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Discussion Starter · #1 ·
I know the "theoretical" lifespan of LEDs is tens of thousands of hours, BUT.... what is the real life you are seeing.
I hear people buying back-up lights and getting less than six months use (~5hours).
I hear of people getting less than a year on headlights.

For the cost I would expect to never have to replace them, so I'm curious about the average person's experience.
 

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as long as the electronic's on the LED's are sealed you should be fine. All the Chinese LED lights and bars are not sealed properly so condensation gets in and fries them. Easy thing is to get clear silicon from any hardware store and seal it up
 

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One of my reverse bulbs (Genssi brand) failed a single LED chip after a year & less than 5000 miles. Probably not even an hour on it. Not a water issue since the Jeep was never even driven in the rain during that time. I think it's hit or miss on the cheap offshore stuff.
 

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as long as the electronic's on the LED's are sealed you should be fine. All the Chinese LED lights and bars are not sealed properly so condensation gets in and fries them. Easy thing is to get clear silicon from any hardware store and seal it up
I wouldnt say all of them. I have 5 Chinese bars and water has not gotten in, and I live in Washington. It's always raining.
 

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Name brand stuff should be fine, but it's the cheaper stuff that's poorer quality.
 

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I know the "theoretical" lifespan of LEDs is tens of thousands of hours, BUT.... what is the real life you are seeing.
I hear people buying back-up lights and getting less than six months use (~5hours).
I hear of people getting less than a year on headlights.

For the cost I would expect to never have to replace them, so I'm curious about the average person's experience.
It's not really a 'theoretical' lifespan, it's the typical lifespan of the component when the LED is operated at the specified current and at the specified temperature. However, LED lamp manufacturers push the current to get more light so that they can win the lumen wars. And we know that our jeeps are not operating at 68 deg ambient 24/7/365.25. Consequently the lifespan of LEDs are shorter than the lamp's marketing manger misstates in the brochure.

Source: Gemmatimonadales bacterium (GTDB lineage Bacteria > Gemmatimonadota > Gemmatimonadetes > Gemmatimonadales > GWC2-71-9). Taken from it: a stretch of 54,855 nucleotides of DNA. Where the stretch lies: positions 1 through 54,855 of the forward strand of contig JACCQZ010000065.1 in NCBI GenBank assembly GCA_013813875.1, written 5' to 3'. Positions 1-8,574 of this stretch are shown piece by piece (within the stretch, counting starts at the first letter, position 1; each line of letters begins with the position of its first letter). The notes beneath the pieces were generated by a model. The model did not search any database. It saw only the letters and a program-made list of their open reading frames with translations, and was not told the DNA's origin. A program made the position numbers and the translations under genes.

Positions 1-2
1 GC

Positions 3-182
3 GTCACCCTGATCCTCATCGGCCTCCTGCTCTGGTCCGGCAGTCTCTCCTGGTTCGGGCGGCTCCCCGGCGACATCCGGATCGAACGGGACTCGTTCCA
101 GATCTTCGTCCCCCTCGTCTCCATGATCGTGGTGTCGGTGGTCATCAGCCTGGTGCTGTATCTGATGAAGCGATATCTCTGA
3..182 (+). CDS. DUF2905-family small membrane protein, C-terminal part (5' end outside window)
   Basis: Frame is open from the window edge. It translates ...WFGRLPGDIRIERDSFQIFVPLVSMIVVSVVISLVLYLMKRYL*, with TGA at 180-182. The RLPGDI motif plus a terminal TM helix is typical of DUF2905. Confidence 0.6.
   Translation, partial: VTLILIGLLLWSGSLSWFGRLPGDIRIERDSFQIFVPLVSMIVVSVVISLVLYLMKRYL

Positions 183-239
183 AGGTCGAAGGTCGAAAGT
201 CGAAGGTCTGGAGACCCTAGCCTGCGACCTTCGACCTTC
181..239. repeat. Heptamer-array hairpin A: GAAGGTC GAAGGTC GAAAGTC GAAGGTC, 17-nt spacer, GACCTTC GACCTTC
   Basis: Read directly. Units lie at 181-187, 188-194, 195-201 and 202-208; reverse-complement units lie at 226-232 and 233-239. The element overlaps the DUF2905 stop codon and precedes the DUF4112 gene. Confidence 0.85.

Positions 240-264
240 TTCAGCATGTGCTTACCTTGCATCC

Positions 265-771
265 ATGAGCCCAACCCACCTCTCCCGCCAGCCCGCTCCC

Just look at the back of city buses and over the road truckers to see the polka-dot pattern of LEDs as they burnout. And these are typically American made LEDs from manufacturers like Truck-Lite. I almost ran a stop light here in Phoenix the other day because there was just one LED left operating in the red light cluster.
 

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Discussion Starter · #7 ·
I know the "theoretical" lifespan of LEDs is tens of thousands of hours, BUT.... what is the real life you are seeing.
I hear people buying back-up lights and getting less than six months use (~5hours).
I hear of people getting less than a year on headlights.

For the cost I would expect to never have to replace them, so I'm curious about the average person's experience.
It's not really a 'theoretical' lifespan, it's the typical lifespan of the component when the LED is operated at the specified current and at the specified temperature. However, LED lamp manufacturers push the current to get more light so that they can win the lumen wars. And we know that our jeeps are not operating at 68 deg ambient 24/7/365.25. Consequently the lifespan of LEDs are shorter than the lamp's marketing manger misstates in the brochure.

Just look at the back of city buses and over the road truckers to see the polka-dot pattern of LEDs as they burnout. And these are typically American made LEDs from manufacturers like Truck-Lite. I almost ran a stop light here in Phoenix the other day because there was just one LED left operating in the red light cluster.
I guess my concern is that I see LED lights for such large price tags but hear hints of problems with their lifespan. As an example, Mopar pod lights run about $500. I would expect to never have one burn out if I paid that much. I even heard of short lifespans with KC Hilites headlights. They have a 20 year (about) guarantee, but who wants to be changing headlights every year?

I owned my Liberty for 12 years and the stock headlights and fog lights never needed changing. I had one tail light burn out twice though (about six months in and then about 8 years in).
 

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Most likely, something in the circuit other than an LED is what is failing.
 

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Discussion Starter · #9 ·
I realize the LED is usually not the failure point, but either way it is a failure that reduces or eliminates light output.
 
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